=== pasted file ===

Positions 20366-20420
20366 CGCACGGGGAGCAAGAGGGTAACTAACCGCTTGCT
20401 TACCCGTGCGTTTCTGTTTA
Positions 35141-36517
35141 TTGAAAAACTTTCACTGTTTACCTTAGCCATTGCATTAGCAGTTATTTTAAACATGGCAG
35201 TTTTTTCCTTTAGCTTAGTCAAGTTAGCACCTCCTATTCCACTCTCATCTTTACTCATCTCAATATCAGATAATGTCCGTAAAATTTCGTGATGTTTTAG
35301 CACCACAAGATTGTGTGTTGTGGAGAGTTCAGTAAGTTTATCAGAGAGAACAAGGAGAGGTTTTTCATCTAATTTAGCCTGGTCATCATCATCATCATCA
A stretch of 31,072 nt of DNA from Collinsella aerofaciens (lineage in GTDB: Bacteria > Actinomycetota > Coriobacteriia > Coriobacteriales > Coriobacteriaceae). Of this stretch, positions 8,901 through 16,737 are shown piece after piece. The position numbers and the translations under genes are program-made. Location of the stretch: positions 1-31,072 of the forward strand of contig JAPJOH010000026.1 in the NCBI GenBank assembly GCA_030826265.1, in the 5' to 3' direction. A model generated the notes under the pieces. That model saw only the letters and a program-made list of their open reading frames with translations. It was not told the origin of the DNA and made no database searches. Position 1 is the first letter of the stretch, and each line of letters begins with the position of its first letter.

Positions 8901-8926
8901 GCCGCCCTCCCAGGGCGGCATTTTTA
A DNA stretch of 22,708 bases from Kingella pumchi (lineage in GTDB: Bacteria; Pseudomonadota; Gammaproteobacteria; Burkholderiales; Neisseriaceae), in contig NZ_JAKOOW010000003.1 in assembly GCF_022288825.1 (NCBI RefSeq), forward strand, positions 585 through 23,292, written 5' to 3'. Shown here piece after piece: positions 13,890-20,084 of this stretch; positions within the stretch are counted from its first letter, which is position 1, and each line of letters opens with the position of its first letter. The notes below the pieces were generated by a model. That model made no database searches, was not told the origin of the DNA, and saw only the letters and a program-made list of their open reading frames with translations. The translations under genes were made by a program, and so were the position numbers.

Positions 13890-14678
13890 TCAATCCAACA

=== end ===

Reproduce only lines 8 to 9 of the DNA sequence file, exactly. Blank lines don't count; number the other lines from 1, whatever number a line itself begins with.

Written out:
A stretch of 31,072 nt of DNA from Collinsella aerofaciens (lineage in GTDB: Bacteria > Actinomycetota > Coriobacteriia > Coriobacteriales > Coriobacteriaceae). Of this stretch, positions 8,901 through 16,737 are shown piece after piece. The position numbers and the translations under genes are program-made. Location of the stretch: positions 1-31,072 of the forward strand of contig JAPJOH010000026.1 in the NCBI GenBank assembly GCA_030826265.1, in the 5' to 3' direction. A model generated the notes under the pieces. That model saw only the letters and a program-made list of their open reading frames with translations. It was not told the origin of the DNA and made no database searches. Position 1 is the first letter of the stretch, and each line of letters begins with the position of its first letter.

Positions 8901-8926